Good Morning

I’ve been walking to work about once a week lately, which is worth mentioning since it’s a little farther than two miles.  Obviously, I haven’t been doing it for the time efficiency; rather, with my work having been so pedestrian focused as of late, I’ve adapted this form of transportation to more parts of my life in attempts to practice a bit of my preaching.  And, of course, it gives me the illusory feeling of being in a big city, one for which I’ve hungered since leaving Rome.  On this particular day, I had left the house later than usual, and as I came upon a certain intersection, I spied a somewhat familiar sight.

He was a white-haired gentleman likely in his eighties.  Wheelchair-bound, I could always count on him to be parked on the sidewalk in front of his apartment building, black leather jacket on despite all weather conditions and a cigarette hanging placidly out of the corner of his mouth.  I usually only saw him as I biked past at this hour and was secretly pleased to now be able to get a close-up look at one of the characters in my commute.

He had his back turned toward me as I walked up, and so as not to startle him, I passed in front of him before unleashing my excitement.

“Good morning!”

I had startled him anyway.  “Good morning,” he repeated, voice a little raspy.

And that’s all.  I smiled and continued on my way as he continued with his cigarette.  However, with the encouragement of that first greeting, in that two mile walk, I passed through six neighborhoods of vastly different demographics and exchanged 14 “Good Morning”s with a real sampling of the Long Beach community–with chatty crossing guards, busy gardeners, young folks and old.  No commitments had been made, no friendship offered, no privacy sacrificed–yet, basic human connections had been realized.  And it really made my morning.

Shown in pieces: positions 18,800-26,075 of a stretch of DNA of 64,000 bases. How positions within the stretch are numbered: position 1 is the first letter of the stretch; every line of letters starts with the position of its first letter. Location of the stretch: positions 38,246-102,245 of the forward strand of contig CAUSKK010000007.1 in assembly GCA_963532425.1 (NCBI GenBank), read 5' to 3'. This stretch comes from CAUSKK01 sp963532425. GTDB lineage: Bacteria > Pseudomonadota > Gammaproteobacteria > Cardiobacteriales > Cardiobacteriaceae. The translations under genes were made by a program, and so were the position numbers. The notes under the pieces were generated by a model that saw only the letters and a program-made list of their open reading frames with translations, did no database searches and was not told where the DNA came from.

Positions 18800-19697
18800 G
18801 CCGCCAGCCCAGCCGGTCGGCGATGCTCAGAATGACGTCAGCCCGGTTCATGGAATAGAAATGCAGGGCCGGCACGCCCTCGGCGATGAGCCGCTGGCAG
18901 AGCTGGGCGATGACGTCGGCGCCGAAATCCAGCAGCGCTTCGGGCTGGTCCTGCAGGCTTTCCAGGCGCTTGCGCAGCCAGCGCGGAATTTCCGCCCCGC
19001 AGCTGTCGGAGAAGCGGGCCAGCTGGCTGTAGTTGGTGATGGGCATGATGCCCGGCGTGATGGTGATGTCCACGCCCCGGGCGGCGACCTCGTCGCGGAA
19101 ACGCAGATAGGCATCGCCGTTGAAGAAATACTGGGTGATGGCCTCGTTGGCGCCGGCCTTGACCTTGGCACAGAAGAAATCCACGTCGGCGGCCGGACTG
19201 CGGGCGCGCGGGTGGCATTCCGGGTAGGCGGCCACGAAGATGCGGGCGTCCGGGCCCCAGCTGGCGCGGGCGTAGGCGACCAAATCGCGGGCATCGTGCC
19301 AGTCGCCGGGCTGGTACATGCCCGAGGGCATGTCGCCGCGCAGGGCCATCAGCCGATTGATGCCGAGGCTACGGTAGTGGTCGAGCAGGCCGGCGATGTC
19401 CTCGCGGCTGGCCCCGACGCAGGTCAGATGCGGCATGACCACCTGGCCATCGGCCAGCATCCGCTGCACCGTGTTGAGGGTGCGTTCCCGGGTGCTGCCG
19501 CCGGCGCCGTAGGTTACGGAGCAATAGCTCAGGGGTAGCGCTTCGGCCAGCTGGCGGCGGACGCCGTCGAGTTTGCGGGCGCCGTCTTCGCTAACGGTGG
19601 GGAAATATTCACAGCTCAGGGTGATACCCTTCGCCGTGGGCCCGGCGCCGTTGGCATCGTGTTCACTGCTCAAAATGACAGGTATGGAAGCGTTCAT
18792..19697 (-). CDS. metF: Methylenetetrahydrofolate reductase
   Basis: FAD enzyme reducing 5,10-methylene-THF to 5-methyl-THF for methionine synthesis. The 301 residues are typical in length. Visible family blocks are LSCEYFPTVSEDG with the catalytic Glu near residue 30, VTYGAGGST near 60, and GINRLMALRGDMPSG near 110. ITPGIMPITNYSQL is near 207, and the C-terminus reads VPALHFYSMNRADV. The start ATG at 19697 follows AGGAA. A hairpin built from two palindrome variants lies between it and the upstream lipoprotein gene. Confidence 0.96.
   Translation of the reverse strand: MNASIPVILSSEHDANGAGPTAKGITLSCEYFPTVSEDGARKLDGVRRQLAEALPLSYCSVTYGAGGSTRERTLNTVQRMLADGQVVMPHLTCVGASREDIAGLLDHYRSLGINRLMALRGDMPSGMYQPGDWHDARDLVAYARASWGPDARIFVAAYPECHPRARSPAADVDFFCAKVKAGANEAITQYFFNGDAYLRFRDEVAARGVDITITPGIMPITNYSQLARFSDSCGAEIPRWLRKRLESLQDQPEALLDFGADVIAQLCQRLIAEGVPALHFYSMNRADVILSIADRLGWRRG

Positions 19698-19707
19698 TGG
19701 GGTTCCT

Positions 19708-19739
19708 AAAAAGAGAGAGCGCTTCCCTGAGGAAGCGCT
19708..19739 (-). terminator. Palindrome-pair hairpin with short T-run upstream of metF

It’s convenient to isolate oneself even when so close to strangers–to roll up our windows and pretend that we live in a box.  But if we’d each just reach out, just enough to acknowledge each other’s existence, we’d have everything to gain from it…even if it’s only a more enjoyable walk.  Go on, see for yourself.

(Helder Santana via Flickr)
(Helder Santana via Flickr)

 

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Good Morning

Home, Sweet Home

Well, it has been about a year since I’ve taken my writing (typing) pen out.  I am married now, and my last name is officially not Tran anymore, but I think I’ll keep it like that on here for a while longer.  Maybe.

The last ten (?) or so months have been quite full–full of love, full of life, full of new and old joys.  I’m not sure where I was in the planning of this the last time I wrote, but last September, I decided to move out of my mom’s house and into my first place of my own.  I chose downtown Long Beach, somewhere between 8 and 10 minutes walking from my office, upstairs from a coffee shop in a former naval hotel.  Not a bad kind of life, I’ll tell you, walking a few minutes to and from home to get everywhere you need to be.  It was my way of liberating myself from the stink of suburban Southern California, and though it lasted only six months’ time, I cherished every day of my little European life.